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Health care software firm raises $1.15 million

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Indianapolis-based PolicyStat LLC has raised $1.15 million in angel capital, the company announced Tuesday.

The company sells software as a service to health care providers to help them manage and communicate the latest regulations, accreditation mandates and insurance requirements that determine the policies workers must follow.

The money came from 31 individuals, some of which are part of the Halo Capital Group, an Indianapolis-based group of retired executives and entrepreneurs that invest in startup companies. Halo’s investment of an undisclosed amount had been announced in January.

PolicyStat also drew in money from the company’s executives and some local physicians. Also, Christopher Clapp, who was CEO of Indianapolis-based Angel Learning Inc., joined PolicyStat’s board of managers.

PolicyStat plans to use the money to fund its operations as it seeks to sign up more customers. One of its most notable clients is the St. Vincent Heart Center of Indiana.

“We are excited about both the operating capital we raised and the people who participated in the round because each will play a role in our future success,” said PolicyStat President Steve Ehrlich in a prepared statement.
 

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  1. In reality, Lilly is maintaining profit by cutting costs such as Indiana/US citizen IT workers by a significant amount with their Tata Indian consulting connection, increasing Indian H1B's at Lillys Indiana locations significantly and offshoring to India high paying Indiana jobs to cut costs and increase profit at the expense of U.S. workers.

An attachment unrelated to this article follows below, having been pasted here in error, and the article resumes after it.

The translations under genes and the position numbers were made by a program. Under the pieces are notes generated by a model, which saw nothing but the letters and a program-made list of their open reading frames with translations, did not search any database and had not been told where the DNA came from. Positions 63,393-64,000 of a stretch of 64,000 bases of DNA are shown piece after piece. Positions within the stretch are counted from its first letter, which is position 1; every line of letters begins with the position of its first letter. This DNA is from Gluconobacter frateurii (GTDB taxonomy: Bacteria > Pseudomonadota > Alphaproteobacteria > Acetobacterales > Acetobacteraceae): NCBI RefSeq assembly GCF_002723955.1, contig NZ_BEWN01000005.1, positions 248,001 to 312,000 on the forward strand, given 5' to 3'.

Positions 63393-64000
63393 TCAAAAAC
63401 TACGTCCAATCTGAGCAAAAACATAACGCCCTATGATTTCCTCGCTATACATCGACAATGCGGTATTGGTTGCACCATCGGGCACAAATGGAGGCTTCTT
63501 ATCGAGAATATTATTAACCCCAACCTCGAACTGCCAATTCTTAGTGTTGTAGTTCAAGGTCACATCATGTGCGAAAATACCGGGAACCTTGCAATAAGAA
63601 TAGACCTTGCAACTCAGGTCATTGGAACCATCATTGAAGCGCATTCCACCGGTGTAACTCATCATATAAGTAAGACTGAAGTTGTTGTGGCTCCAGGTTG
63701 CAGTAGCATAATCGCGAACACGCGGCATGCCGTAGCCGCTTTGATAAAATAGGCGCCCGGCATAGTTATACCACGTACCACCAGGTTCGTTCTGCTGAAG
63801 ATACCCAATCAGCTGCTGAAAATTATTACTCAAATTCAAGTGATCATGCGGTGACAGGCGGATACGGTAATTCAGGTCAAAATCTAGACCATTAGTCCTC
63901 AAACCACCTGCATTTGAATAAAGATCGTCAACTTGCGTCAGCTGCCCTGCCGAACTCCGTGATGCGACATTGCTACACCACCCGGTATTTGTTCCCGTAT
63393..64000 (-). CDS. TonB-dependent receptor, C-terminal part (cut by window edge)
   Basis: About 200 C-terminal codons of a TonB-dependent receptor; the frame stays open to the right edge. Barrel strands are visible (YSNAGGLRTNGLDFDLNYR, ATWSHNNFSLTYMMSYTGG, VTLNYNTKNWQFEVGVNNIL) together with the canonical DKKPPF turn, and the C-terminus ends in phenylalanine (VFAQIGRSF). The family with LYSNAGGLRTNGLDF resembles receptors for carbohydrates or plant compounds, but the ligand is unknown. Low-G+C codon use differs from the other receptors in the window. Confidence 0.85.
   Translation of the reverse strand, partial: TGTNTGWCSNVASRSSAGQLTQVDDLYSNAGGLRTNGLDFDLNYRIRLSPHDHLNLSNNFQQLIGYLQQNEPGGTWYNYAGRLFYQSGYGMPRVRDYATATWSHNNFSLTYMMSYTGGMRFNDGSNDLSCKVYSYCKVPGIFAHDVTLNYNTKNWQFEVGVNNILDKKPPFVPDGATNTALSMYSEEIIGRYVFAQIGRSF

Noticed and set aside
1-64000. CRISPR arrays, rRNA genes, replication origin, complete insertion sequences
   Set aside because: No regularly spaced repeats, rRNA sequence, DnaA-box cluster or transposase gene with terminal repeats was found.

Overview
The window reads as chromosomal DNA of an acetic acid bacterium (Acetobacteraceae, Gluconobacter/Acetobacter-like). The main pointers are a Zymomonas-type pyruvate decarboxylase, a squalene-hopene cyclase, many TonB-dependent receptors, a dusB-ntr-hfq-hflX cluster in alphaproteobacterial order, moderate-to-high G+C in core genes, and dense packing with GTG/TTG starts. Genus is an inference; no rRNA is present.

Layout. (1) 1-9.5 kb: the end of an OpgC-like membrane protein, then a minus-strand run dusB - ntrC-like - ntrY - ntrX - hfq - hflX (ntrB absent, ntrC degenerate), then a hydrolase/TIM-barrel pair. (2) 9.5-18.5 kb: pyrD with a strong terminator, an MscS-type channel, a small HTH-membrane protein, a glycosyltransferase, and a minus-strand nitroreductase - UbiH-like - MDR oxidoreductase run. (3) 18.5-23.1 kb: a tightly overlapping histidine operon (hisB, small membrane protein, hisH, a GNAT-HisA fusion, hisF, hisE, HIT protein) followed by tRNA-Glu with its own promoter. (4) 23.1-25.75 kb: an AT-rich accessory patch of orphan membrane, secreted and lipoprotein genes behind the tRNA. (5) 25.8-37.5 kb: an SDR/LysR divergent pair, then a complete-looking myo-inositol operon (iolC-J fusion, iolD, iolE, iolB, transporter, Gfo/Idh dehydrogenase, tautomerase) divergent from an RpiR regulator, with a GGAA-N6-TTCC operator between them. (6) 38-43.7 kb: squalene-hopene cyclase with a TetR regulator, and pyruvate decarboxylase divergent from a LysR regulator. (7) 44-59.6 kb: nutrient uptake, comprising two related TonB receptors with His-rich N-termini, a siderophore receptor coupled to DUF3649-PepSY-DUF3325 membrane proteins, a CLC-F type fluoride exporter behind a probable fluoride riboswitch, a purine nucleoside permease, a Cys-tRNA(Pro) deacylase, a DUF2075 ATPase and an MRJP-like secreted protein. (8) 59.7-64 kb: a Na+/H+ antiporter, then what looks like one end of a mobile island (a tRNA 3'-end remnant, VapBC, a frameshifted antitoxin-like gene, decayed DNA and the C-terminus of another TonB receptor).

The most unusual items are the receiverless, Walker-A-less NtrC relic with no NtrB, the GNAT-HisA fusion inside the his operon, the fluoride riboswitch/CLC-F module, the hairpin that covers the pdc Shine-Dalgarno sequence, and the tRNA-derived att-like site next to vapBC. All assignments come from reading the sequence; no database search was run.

2. I think perhaps there is legal precedence here in that the laws were intended for family farms, not pig processing plants on a huge scale. There has to be a way to squash this judges judgment and overrule her dumb judgement. Perhaps she should be required to live in one of those neighbors houses for a month next to the farm to see how she likes it. She is there to protect the people, not the corporations.

  3. http://www.omafra.gov.on.ca/english/engineer/facts/03-111.htm Corporate farms are not farms, they are indeed factories on a huge scale. The amount of waste and unhealthy smells are environmentally unsafe. If they want to do this, they should be forced to buy a boundary around their farm at a premium price to the homeowners and landowners that have to eat, sleep, and live in a cesspool of pig smells. Imagine living in a house that smells like a restroom all the time. Does the state really believe they should take the side of these corporate farms and not protect Indiana citizens. Perhaps justifiable they should force all the management of the farms to live on the farm itself and not live probably far away from there. Would be interesting to investigate the housing locations of those working at and managing the corporate farms.

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